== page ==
Bureaucracy Galapagos Style

Position           00:53.62 S 089:36.92W

Date                2359 (Local – Central American Time) Friday 14 February 2014

 

We thought the experience of the arrival procedures in the Galapagos worthy of a posting.  They appear to be a combination of the evolutionary progress of an overwhelming bureaucracy and the survival of the fittest.

 

New more strict rules were enforced the week before we left Panama and everyone, including the Rally team were in the dark as to what might happen until the Rally arrived.  Request to defer the new inspections until after the Rally had been through the islands were declined.  What the rules actually achieve given the nature of the three busy harbours that we are allowed to visit with our yachts, is debatable.

 

Our arrival inspection involved boarding by eight officials, each with a different area of interest.  We were quizzed on everything from the number of GPS’s – the required answer is 2 apparently – size of outboard engines, the amount of fuel we had and what we might wish to purchase and of course the size of our black water holding tanks.  The Mate was incensed that they confiscated four mangoes.  The Skipper was relieved that they went on their way rejoicing to repeat the same procedure elsewhere.

 

What was more ominous was an underwater inspection by divers who both photographed the hull and took samples.  24 hours later the effect of this hull inspection became known and 19 out of 40 boats were declared to have prohibited, but unspecified, organisms lurking on their hulls.  Fortunately we were not one of the selected boats. 

 

The selected boats were required to go 60nm outside the National Park boundary and that involved an 85nm trip, 170nm round trip, to get there.  A team of divers then went out in an 18 foot skiff and started cleaning hulls whilst the yachts bounced around in the open ocean. Divers became seasick and probably concussed, they had to return to port to refuel overnight.  The last boats to be cleaned had had to wait nearly 48 hours offshore by the time the job was complete.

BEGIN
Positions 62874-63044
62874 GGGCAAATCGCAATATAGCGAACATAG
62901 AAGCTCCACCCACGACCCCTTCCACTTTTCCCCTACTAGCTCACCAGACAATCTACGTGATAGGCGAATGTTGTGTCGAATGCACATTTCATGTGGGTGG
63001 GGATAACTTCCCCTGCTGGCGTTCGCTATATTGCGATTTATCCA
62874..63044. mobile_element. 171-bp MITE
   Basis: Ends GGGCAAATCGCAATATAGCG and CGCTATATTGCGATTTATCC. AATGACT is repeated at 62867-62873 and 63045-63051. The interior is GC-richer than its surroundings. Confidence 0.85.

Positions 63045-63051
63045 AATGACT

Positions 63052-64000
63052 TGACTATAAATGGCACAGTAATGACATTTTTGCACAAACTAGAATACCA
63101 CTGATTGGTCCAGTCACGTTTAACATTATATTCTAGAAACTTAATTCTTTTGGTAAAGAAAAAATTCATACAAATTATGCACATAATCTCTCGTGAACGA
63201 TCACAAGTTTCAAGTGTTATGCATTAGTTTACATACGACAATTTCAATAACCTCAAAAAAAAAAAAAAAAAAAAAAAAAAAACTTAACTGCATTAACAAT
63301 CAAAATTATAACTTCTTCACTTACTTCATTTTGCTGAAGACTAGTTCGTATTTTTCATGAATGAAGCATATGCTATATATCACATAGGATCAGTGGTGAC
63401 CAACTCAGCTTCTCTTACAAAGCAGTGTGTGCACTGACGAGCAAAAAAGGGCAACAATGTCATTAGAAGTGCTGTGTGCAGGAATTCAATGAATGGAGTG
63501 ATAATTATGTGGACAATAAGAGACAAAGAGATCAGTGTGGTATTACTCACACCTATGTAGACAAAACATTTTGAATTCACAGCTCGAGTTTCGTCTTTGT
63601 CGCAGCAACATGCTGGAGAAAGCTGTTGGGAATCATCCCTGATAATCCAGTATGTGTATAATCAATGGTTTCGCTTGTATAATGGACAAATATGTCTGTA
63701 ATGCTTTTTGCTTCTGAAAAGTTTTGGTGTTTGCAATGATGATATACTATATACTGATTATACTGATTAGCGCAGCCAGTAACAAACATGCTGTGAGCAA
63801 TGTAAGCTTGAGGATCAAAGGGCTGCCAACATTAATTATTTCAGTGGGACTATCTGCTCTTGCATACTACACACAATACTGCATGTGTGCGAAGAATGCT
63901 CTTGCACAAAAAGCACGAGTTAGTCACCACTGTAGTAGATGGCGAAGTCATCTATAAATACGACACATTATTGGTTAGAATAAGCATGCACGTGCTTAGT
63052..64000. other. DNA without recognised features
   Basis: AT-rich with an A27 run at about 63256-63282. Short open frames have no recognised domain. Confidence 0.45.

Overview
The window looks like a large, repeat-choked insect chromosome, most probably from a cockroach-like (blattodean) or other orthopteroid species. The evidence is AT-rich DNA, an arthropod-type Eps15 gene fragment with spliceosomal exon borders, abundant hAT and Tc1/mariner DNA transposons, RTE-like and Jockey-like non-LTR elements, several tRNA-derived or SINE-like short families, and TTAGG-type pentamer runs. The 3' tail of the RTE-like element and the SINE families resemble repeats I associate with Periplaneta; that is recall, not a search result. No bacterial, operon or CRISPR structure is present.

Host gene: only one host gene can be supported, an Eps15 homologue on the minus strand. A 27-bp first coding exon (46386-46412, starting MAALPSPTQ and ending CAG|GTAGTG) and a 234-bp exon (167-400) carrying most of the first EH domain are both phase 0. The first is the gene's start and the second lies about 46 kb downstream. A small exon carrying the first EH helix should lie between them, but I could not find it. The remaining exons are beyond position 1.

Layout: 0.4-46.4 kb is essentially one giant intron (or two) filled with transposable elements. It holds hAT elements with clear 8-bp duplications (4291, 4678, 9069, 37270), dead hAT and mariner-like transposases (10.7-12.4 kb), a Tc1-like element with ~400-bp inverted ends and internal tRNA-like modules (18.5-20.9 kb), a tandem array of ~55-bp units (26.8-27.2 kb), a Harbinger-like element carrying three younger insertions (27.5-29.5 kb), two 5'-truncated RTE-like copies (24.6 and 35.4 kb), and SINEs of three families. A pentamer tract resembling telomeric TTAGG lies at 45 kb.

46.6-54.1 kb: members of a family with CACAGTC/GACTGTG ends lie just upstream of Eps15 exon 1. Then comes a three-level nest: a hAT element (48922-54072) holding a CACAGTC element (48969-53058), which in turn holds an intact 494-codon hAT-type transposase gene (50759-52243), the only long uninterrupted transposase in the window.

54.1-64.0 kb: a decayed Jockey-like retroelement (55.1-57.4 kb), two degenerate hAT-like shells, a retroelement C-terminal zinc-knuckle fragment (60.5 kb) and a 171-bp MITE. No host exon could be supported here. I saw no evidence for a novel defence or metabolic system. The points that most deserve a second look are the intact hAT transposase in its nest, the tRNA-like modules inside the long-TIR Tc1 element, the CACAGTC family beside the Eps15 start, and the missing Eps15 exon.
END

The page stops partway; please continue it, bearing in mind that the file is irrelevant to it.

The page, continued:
The World ARC team were fantastic throughout, organising the divers and cleaning and as far as possible protecting the fleet from the worse effects of the bureaucracy.  The Rally Manager, Paul Tetlow, accompanied the divers on each day to ensure that the procedure worked as smoothly as possible and to keep order.  The re-inspection, much to everyone’s relief, found the boats to be “clean”

 

It is also worth pointing out that we are only allowed to sail to three ports whilst in the islands and a strict pre-declared timetable must be followed.  Clearance “zarpes” are issued just before you leave and must be surrendered immediately on arrival at the next port.  We can see the point of these restrictions as access to most of the islands is strictly controlled, even for tour operators, in order to preserve the fragile environment.  Our subsequent four day cruise with an operator demonstrated the benefit from not allowing greater access for unsupervised boats.

 

Jimmy Cornell’s advice to visit the Galapagos by aeroplane could not have been more pertinent.  Notwithstanding all of this, it is a great place to visit.